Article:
There’s no way around it: Cameron and Tyler Winklevoss really imposed themselves in our news feed this week with their plan to create a Bitcoin exchange-traded fund. The famous twins filed their proposal with the north-American Securities and Exchange Commission (SEC) for a public listing of the Winklevoss Bitcoin Trust. The proposed valuation is around $20 million, but the plan has 18 full pages describing potential risks.
That is why Tyler Winklevoss participated in a Q&A session, promoted by The Wall Street Journal, revealing some important information about the ETF.
Apparently, the twins want to reach “anyone who can’t get exposure to Bitcoin — such as pension funds — or anyone who doesn’t want to go through the hassle of buying or physically storing it, such as mainstream retail investors. The best metaphor is to compare it to gold. How many people actually directly buy and hold gold bars? The gold ETCs [exchange-traded commodities] made it possible for investors to do that indirectly”.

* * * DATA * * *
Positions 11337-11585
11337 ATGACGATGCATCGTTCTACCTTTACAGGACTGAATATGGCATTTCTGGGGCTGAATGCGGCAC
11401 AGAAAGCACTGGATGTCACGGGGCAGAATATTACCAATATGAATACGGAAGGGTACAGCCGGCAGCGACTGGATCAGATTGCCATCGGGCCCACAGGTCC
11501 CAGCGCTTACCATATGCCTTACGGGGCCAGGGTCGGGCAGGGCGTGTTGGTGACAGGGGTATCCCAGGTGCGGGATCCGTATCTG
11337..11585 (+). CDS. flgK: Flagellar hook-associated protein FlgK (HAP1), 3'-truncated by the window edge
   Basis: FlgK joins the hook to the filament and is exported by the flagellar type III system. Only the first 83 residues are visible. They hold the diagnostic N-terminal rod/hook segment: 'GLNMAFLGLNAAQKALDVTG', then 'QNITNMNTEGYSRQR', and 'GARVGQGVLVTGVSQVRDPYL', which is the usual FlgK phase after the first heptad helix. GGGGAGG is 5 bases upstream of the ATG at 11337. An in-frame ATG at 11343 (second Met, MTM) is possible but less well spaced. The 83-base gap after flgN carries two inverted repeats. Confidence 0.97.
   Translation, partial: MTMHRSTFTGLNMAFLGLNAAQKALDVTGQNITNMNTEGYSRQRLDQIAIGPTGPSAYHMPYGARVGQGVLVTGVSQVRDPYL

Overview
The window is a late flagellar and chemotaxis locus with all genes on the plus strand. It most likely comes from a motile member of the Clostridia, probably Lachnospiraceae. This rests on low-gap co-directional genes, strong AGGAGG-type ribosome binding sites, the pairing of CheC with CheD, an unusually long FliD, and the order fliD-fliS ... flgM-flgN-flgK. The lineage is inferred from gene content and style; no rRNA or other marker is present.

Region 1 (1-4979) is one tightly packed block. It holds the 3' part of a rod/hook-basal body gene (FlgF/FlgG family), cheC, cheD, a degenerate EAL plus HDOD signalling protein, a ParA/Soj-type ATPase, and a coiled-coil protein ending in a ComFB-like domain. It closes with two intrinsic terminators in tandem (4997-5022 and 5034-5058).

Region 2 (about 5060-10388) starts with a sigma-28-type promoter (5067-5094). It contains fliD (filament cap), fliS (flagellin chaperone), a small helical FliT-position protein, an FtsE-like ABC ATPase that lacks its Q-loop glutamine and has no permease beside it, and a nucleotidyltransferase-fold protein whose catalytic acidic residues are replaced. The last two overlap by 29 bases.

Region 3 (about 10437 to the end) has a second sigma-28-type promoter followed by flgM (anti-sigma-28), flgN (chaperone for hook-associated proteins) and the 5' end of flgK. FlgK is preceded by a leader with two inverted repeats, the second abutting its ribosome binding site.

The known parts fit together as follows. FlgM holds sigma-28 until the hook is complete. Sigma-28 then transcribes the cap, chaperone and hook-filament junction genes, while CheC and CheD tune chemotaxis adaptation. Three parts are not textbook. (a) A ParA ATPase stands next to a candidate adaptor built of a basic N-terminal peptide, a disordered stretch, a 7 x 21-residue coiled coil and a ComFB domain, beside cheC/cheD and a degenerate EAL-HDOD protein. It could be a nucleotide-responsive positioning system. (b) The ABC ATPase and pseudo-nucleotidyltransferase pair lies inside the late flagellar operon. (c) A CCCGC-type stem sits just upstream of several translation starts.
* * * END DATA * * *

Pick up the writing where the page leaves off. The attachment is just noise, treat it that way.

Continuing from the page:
And what about the possibilities of seeing their plan approved by the SEC? “It’s the first-ever digital math-based asset ETP, so it represents a whole new frontier. We haven’t talked with the SEC yet, but we think that, in this situation, they are likely to have more questions than they might for something that’s been done before”.
One of the biggest concerns about this project are the 18 pages of risks that compose the report delivered to the commission. This can be explained by a need of transparency: “we want to be incredibly transparent and allow people to know exactly what they’re getting into. That means putting the risks of both Bitcoin and the trust structure out there for people to read themselves”, claims Tyler Winklevoss.
The entrepreneur doesn’t believe in any regulator “trying to outlaw Bitcoin”. The regulators “are looking to bring healthy and reasonable regulation, which I’m in favor of. Regulation can help bring Bitcoin into the mainstream without taking away the characteristics which attract people to it”.